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The Purbalite

The student news site of Baldwin High School

The Purbalite

The student news site of Baldwin High School

The Purbalite

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Students protest Gaza violence

Many of the protesters  have been spreading their message through social media as well. 
Aria Majcher
Many of the protesters have been spreading their message through social media as well. 

A small group of students gathered during fifth period today to protest against the Israeli military offensive in Gaza.

The students, who varied in numbers from less than a dozen to about 20 throughout the period, gathered with posters and their hands painted red to call for freedom for Palestine. The protesters started outside the main office and then marched the hallways of all three floors.

“It’s not even about religion – it’s about humanity,” sophomore Ayse Sari, the protest organizer, said. 

Sari, who is of Turkish heritage, feels connected to the violence in the Middle East. After seeing graphic photos of the violence occurring in Palestine, “I knew I had to speak on it,” Sari said. 

“I just want people to know what’s happening and that it should impact them severely. The fact that people are so uneducated about this topic makes me really sad,” she said. “If you have no humanity, you just don’t care about these people. I feel like if people cared enough they would do something about it.”

I feel like it’s a good way to show the student body of the school and show that we are brave and independent.

— Akriti Marak

Sophomore Akriti Marak said she got involved because she is aware of similar situations of oppression in her home country of Nepal.

“Palestine is going through the same thing as my home country, Nepal, and I feel strongly about this because of all of the people getting hurt out there and all of the lives being lost every day,” Marak said.

The protest gave students an opportunity to speak up about an important issue, she said.

“I feel like it’s a good way to show the student body of the school and show that we are brave and independent, and show up for what we believe in,” Marak said. 

Many of the protesters, including Marak, have been spreading their message through social media as well. 

“We are posting on social media apps and we are posting places you can donate to help the people in Palestine. There isn’t much we can do physically right now, so we are posting to try and spread awareness,” Marak said. 

Baldwin Principal Shaun Tomaszewski said he believes any student should have the ability to express their beliefs. 

“I am an unabashed advocate for student’s speech, even if that speech is controversial or potentially offensive,” Tomaszewski said.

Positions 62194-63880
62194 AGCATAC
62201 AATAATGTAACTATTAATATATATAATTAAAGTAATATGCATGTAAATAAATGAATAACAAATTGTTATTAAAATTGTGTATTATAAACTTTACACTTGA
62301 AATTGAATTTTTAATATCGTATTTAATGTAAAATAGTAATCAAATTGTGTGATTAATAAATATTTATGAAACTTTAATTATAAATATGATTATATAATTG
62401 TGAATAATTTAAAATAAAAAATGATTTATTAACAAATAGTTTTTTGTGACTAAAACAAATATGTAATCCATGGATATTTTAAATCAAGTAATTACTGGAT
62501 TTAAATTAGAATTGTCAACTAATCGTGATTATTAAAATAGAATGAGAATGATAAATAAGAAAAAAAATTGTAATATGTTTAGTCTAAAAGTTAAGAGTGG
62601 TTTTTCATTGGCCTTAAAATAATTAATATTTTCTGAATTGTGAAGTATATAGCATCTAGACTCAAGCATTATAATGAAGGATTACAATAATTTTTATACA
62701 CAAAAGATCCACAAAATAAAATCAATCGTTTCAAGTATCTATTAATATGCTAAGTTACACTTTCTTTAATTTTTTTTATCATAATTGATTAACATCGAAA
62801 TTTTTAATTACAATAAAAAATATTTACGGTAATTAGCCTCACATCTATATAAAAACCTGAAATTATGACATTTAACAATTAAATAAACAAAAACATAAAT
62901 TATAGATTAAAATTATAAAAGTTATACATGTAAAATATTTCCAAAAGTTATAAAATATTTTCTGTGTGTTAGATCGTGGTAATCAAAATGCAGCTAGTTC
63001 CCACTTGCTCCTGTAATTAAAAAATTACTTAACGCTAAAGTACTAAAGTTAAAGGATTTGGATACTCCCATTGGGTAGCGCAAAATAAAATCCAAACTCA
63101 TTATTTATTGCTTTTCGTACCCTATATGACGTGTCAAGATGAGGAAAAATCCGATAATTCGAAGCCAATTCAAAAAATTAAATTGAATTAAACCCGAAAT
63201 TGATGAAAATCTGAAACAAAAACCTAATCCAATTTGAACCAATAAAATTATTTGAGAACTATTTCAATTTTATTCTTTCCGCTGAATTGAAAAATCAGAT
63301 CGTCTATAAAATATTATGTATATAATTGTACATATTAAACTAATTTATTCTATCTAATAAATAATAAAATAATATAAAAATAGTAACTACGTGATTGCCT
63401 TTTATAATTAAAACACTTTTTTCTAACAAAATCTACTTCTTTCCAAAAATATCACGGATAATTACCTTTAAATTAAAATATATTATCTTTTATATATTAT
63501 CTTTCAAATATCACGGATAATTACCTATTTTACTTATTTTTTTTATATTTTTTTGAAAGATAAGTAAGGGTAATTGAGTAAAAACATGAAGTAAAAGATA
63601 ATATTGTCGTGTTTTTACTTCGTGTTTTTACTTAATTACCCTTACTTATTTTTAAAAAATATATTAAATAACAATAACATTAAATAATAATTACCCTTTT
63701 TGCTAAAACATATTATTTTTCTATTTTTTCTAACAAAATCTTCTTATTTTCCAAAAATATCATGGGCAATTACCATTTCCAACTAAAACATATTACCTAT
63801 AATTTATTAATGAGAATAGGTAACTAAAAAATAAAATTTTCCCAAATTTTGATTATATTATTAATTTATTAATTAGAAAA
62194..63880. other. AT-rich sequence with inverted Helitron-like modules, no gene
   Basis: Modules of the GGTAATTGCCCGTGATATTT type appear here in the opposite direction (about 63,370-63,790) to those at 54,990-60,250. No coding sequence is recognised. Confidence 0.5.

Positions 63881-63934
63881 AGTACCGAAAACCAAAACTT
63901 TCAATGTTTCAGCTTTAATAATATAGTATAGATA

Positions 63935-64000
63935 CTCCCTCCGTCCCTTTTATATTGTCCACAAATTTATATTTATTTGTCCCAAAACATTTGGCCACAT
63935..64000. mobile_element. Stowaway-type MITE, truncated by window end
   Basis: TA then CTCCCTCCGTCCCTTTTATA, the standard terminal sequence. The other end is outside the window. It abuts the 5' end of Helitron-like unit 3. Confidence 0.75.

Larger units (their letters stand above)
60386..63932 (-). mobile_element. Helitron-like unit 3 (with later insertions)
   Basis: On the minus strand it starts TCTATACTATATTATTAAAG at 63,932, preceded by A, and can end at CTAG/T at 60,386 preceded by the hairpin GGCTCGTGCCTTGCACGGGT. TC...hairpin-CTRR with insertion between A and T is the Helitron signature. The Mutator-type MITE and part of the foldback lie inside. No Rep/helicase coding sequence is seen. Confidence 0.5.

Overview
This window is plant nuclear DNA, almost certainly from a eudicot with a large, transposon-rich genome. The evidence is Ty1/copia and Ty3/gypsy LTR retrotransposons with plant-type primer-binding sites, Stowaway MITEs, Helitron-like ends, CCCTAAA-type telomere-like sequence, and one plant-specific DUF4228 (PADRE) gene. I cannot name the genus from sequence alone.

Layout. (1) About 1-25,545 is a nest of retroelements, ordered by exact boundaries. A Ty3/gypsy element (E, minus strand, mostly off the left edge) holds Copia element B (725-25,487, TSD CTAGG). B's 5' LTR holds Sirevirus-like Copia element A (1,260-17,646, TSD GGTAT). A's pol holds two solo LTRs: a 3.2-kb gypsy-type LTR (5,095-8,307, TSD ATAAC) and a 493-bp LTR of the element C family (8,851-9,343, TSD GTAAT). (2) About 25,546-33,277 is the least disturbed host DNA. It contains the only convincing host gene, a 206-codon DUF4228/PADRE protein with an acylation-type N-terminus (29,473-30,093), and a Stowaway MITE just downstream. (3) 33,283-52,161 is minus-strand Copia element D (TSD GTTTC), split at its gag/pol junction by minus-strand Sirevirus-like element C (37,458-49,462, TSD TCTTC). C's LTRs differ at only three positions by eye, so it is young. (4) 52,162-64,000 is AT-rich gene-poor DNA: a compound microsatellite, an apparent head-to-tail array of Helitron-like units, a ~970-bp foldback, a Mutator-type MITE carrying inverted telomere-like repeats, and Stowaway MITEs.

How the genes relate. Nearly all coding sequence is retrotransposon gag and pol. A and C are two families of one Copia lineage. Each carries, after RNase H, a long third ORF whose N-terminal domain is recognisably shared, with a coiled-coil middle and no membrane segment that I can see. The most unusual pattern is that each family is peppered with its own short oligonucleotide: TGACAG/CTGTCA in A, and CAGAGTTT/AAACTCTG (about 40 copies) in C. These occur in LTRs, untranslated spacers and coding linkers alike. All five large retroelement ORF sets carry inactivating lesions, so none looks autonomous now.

He said he met with the organizers of the protest in advance, to warn them that some previous protests have had their message diluted by questionable behavior.

“In previous protests, the power associated with any potential message – and the impact that that message can have – got lost because the demonstration or protest just got out of hand,” Tomaszewski said. 

He said the students told him that would not happen with this protest, yet he was disappointed with the outcome. 

“What we saw today is similar to what we’ve seen in previous protests,” Tomaszewski said. “Today was almost a parade-type, carnival-type atmosphere,” 

But he does not think the protesters’ case is lost. 

“They could create a student group and they could raise funds through that group. They could conduct solid research. Those sorts of efforts show sincerity. It’s not just a sort of flashbang on social media,” Tomaszewski said.

Any potential discipline that protesters would face has not been decided, he said.

“I tell the organizers they can engage in protest and demonstrations, but they just are held responsible for violating any school rules,” Tomaszewski said. “If they skip classes, their teachers can write them up for skipping class. I certainly don’t prevent students from exercising what I truly believe is their right to speech.”

Staff Writers: Jacey Radcliffe, Aria Majcher, Maddy Behr, Ethan Green, and Zander Vecchione contributed to this report.

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About the Contributors
Jacey Radcliffe
Jacey Radcliffe, Staff Writer
Junior Jacey Radcliffe is a first-year Staff Writer. When she’s not listening to Lana Del Rey or Cass Elliot, she can be found drawing or hanging out with friends in her free time.
Aria Majcher
Aria Majcher, Entertainment Editor
Entertainment Editor Aria Majcher is a senior in her second year on the Purbalite. If she’s not spending all of her money at a record store, it’s probably because she’s spending all of her money at a concert. 
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